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Mad Men Creator Hopes Finale Will Delight Fans, but Not 'Give Them Everything They Want'

Matt Weiner hints at joy and sorrow in equal measure

"People do change, but in a lot of ways, they don't," Elisabeth Moss says of the final season. Photo: AMC

AMC is calling it "The End of an Era," and that's not hyperbole.

Mad Men, the network's signature show, is coming to an end. Its final seven episodes begin airing at 10 p.m. ET Sunday, April 5, which would put the series finale on May 17.

Creator Matt Weiner and the show's original six cast members (Jon Hamm, Elisabeth Moss, January Jones, Vincent Kartheiser, Christina Hendricks and John Slattery) assembled Saturday at the Television Critics Association's winter press tour to reflect on the show's legacy—and tease its "surprise" conclusion.

The theme for the final run of episodes: "People do change, but in a lot of ways, they don't, unfortunately," Moss said.

After wrapping production on the series last spring, "I'm excited to unspool this and for people to see it," Weiner said. "There is something amazing about AMC and Lionsgate letting us do this story and letting us end it how we want to end it. ... It's close to a decade in the lives of these characters, which was sort of the intention from the beginning."

Weiner said the final seven episodes will refocus on the show's six core characters, much like the first season did. "Each [episode] feels like the finale of the show," Weiner said. "I didn't want to leave anything on the floor."

That said, Weiner admitted he also didn't want to craft a finale that would spark fan outrage, like last spring's How I Met Your Mother conclusion did.

"I'm trying to delight them and confound them, and not frustrate and irritate them. I don't want them to walk away angry," Weiner said of Mad Men viewers. But at the same time, "I don't want to pander to them. ... Sometimes, people have to be protected from what they want to see happen. You can't just give them everything they want."

To Weiner, delighting fans doesn't necessarily mean giving them a happy ending.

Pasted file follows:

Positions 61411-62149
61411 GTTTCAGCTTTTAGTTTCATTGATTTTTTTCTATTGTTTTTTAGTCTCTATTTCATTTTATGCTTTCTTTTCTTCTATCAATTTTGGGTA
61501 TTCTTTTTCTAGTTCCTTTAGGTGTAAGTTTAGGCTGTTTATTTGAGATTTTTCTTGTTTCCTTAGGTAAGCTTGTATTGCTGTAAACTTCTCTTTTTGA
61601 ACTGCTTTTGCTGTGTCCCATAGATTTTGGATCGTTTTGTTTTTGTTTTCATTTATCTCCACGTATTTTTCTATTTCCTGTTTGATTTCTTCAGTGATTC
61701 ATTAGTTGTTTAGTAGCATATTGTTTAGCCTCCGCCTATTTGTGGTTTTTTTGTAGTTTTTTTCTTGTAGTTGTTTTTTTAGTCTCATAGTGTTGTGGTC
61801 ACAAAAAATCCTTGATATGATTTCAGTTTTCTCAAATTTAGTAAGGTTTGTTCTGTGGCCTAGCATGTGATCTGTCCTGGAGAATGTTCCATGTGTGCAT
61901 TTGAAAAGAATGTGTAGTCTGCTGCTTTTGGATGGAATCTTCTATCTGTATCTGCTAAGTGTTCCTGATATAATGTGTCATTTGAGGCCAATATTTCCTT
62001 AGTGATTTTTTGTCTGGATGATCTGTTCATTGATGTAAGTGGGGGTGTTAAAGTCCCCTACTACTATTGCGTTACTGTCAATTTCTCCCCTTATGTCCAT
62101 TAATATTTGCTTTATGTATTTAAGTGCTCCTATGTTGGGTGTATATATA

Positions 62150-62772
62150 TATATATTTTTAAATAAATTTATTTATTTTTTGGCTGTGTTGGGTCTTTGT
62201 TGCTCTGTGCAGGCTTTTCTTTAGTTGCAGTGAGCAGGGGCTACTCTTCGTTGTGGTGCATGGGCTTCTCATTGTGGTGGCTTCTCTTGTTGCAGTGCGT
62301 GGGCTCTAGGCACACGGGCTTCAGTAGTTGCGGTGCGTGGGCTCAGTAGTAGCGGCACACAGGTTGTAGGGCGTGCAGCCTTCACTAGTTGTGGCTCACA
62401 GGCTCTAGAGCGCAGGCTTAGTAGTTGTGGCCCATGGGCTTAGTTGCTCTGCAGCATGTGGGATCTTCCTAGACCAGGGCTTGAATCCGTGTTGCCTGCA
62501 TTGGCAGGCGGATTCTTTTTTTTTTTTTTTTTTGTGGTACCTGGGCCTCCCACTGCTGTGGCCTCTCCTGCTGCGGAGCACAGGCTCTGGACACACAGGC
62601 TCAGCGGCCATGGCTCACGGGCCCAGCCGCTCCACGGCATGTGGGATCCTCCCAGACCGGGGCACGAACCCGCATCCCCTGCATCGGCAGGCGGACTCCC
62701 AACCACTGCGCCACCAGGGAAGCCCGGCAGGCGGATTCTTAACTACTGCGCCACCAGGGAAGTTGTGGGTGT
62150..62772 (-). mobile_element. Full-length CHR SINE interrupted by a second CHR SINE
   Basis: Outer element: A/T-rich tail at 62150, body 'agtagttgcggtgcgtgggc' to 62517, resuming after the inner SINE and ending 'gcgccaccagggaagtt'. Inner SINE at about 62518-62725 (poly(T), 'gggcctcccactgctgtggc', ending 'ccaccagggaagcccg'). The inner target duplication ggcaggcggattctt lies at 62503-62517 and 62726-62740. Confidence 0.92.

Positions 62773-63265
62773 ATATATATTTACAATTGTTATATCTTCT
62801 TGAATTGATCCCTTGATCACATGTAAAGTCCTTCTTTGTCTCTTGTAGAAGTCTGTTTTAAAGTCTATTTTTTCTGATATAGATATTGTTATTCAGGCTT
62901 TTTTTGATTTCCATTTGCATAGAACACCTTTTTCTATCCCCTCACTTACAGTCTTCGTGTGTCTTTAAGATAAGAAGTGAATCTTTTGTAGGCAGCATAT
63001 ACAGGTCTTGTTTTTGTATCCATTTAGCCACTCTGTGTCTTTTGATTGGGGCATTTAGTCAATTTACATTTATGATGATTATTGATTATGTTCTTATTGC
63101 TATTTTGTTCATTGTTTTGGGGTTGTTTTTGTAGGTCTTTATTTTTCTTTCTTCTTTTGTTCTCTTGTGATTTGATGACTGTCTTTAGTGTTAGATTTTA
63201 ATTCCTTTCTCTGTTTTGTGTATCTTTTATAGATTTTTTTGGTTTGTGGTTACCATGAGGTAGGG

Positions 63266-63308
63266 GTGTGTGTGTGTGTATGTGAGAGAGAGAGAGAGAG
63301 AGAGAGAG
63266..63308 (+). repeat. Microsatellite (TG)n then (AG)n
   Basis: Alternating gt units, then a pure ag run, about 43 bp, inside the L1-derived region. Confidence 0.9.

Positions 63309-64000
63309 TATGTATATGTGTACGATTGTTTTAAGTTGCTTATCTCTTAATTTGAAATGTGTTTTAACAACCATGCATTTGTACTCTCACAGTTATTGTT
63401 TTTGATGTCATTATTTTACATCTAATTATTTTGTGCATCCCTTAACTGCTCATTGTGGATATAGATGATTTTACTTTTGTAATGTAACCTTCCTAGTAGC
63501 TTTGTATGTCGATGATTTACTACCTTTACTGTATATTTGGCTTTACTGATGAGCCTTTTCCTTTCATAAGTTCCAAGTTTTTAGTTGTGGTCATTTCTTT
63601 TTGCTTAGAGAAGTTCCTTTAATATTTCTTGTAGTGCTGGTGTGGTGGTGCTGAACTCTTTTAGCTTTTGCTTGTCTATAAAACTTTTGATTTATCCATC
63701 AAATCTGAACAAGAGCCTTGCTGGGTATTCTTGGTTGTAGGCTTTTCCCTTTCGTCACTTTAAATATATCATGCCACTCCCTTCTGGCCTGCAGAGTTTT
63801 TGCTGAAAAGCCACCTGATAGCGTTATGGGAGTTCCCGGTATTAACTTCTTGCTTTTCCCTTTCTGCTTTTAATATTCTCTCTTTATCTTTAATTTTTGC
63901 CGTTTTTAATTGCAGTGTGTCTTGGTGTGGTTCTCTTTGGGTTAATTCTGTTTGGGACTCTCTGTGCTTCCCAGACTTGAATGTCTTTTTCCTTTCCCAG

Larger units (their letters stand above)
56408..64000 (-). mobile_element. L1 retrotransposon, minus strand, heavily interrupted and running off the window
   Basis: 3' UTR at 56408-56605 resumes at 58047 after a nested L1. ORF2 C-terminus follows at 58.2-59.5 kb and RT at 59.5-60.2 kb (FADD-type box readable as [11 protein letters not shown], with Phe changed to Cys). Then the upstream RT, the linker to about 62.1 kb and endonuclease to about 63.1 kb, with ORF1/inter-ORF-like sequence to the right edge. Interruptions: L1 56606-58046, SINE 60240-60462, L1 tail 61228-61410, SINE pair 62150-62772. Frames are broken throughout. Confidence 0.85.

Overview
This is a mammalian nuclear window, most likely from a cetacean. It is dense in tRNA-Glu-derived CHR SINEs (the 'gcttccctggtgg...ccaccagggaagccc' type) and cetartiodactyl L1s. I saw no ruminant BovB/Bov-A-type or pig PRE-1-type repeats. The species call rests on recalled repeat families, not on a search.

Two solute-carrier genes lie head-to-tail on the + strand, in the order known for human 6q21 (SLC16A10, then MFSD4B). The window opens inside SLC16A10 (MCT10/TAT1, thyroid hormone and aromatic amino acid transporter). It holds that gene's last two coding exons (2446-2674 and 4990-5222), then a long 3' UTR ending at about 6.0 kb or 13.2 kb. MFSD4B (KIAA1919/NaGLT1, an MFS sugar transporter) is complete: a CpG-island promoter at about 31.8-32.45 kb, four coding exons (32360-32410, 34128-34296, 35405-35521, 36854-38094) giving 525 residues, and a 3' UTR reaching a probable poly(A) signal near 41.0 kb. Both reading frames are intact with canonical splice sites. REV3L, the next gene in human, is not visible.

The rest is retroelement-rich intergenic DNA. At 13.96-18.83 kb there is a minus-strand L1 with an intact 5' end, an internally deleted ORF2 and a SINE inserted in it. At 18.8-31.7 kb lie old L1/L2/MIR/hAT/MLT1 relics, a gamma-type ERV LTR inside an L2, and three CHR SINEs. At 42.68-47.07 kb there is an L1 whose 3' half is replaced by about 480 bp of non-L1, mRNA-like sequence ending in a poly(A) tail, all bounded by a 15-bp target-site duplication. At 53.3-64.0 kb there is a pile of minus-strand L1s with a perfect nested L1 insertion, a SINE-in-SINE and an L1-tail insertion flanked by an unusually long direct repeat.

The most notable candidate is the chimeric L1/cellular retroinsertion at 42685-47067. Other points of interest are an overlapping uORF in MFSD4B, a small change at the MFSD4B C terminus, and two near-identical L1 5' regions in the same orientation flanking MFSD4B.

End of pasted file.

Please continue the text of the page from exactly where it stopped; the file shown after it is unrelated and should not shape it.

"Part of entertainment can be catharsis," he said. "Bad things happening are considered a good experience in entertainment."

No matter how viewers feel about the finale, the cast said they were thrilled by Weiner's endgame.

"It's a beautiful story," January Jones said of the finale script. "It's perfect, in a way. I read it over and over again."

As for Moss: "I was definitely surprised in the best way" by the ending.

Added Hendricks: "I thought, 'You know what? That makes sense.' I was very, very pleased."

For Hamm, the realization that he has played Don Draper for the last time has hit him hard. "I'm so looking forward to being unemployed," he deadpanned. "There's no version of this ending that is not super painful for me. ... I will never be able to have this again—and that's a drag."

But as Breaking Bad proved with its upcoming Better Call Saul spinoff, those characters could still have TV life in them.

Hamm's prediction? "Better Call Pete!"

Spinoffs aside, Weiner also talked about his new role going forward, overseeing and protecting the Mad Men brand. During its run, "we've tried to limit its exploitation to things that are related to the show," said Weiner, who vowed to continue that approach in the years to come. "I don't see the show participating in a Mad Men cruise." (All the actors, however, joked that they would happily attend one.)

No matter what he does for the rest of his career, Weiner knows that Mad Men will always remain with him. "I don't think I'll ever let it go," he said.

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